Smoking costs the American economy over $300 million annually, according to government figures. Each year, cigarettes kill almost half a million people prematurely; another 40,000 die from exposure to second-hand smoke.
So e-cigarettes might be cause for celebration. From a harm-reduction perspective, “vape pens,” as they’re also known, may be a good alternative to what researchers call “combustible cigarettes.” They do not emit second-hand smoke and may even help smokers quit.
Yet as e-cigarettes have exploded in popularity, regulators have grown concerned about the way they are marketed in over 7,000 flavors. The Food and Drug Administration tried and failed to ban the flavors in 2016, arguing that they appeal to children and that the long-term effect of e-cigarettes remains unknown.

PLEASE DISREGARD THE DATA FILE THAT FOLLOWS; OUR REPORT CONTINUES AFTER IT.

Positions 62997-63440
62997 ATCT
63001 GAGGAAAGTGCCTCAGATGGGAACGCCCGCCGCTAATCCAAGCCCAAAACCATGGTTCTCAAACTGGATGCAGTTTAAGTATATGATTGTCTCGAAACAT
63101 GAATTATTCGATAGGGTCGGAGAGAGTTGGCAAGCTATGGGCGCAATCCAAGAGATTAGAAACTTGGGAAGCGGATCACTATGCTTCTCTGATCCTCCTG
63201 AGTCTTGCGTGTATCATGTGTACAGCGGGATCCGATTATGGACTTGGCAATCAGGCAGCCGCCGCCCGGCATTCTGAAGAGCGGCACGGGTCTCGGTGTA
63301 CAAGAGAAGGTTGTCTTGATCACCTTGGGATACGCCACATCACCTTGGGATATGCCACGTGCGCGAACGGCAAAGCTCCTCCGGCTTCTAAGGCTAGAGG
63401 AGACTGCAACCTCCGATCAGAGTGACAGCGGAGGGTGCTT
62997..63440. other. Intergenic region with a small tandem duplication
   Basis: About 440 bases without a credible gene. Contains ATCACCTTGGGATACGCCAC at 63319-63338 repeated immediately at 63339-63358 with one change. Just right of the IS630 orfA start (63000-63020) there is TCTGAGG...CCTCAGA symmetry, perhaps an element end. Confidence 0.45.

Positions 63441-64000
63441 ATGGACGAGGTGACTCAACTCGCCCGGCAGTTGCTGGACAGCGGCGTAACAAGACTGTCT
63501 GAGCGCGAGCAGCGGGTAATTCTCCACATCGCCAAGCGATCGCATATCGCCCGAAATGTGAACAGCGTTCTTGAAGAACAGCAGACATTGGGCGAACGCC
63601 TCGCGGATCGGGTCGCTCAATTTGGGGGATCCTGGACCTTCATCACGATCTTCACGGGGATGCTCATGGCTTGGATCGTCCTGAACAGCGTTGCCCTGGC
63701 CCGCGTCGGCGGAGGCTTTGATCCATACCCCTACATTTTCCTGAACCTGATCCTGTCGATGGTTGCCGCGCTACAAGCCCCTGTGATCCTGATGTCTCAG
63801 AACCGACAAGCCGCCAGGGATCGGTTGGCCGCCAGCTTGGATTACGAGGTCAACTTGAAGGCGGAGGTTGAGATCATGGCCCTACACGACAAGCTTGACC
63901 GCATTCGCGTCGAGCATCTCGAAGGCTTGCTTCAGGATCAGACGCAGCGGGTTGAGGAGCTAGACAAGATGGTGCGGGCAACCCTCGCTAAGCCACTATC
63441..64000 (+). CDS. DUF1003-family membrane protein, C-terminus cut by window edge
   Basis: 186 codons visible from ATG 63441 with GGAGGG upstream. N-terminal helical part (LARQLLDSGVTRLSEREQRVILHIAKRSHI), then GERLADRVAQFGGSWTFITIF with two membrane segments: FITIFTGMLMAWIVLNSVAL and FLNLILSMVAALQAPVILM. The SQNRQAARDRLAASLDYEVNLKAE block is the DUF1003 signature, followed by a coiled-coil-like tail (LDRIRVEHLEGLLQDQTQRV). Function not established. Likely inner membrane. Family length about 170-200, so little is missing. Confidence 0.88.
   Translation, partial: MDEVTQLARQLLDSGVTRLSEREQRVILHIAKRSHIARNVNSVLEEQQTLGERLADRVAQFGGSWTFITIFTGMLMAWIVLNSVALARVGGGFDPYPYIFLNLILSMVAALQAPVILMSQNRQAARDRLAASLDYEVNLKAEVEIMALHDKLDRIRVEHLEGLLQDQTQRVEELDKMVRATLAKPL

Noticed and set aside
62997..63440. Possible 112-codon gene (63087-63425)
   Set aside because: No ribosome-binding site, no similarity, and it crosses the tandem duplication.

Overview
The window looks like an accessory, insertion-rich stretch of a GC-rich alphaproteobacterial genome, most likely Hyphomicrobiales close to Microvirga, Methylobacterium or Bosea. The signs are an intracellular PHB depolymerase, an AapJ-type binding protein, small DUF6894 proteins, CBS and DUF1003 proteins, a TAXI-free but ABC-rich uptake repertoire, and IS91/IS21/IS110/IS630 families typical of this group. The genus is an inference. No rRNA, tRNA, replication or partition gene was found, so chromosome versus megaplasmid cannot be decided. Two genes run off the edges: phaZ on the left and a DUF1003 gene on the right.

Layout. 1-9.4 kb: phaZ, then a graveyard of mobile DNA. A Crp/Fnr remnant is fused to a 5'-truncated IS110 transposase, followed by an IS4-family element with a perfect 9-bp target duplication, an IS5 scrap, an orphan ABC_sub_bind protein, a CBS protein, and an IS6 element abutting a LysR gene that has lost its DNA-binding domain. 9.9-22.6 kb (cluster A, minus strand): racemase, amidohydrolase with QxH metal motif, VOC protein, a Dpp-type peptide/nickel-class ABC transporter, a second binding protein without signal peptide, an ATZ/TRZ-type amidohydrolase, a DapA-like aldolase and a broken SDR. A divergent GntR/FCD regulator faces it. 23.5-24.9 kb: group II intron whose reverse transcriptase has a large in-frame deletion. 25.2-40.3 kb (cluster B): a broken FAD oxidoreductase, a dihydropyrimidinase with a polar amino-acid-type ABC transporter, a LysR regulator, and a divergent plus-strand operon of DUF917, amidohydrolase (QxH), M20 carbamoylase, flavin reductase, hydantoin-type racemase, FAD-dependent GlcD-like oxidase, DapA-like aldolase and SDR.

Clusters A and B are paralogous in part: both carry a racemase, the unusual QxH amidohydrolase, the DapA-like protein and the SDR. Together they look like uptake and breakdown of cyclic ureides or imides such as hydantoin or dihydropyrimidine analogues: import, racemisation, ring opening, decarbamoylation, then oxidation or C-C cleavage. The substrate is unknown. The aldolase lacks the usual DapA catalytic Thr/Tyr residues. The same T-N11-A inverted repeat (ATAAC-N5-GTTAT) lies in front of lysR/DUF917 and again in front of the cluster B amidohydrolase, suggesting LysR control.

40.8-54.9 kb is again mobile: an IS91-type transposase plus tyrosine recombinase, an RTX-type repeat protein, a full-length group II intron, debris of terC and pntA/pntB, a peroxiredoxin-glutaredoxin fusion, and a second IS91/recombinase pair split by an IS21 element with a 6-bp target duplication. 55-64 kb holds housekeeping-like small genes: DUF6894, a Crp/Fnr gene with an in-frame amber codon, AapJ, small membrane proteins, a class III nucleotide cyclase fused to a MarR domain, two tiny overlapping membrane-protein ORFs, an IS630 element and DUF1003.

A ban, however, could have unintended consequences, finds a 2017 working paper from the National Bureau of Economic Research.
John Buckell of Yale University and his team surveyed 2,031 adult American smokers and recent quitters about their preferences. Their findings present the net impact of different policy proposals, such as banning e-cigarette flavors, banning menthol cigarettes (the only flavor of traditional cigarettes allowed by American law) or banning both:
- To reduce the use of combustible cigarettes the most, policymakers should ban only menthol cigarettes. This would cut the number of combustible smokers by 4.8 percent; 1.3 percent would stop smoking altogether and e-cigarette use would rise by 3.5 percent.
- To reduce the use of all cigarette types, policymakers should ban both menthol cigarettes and e-cigarette flavors. The number of combustible cigarette smokers would rise by 2.7 percent, yet overall the number of smokers would fall 5.2 percent.
- By contrast, the FDA’s proposed ban on all e-cigarette flavors would increase the number of combustible smokers: 8.3 percent of e-cigarette smokers would switch to combustible smokes and 3 percent would quit altogether.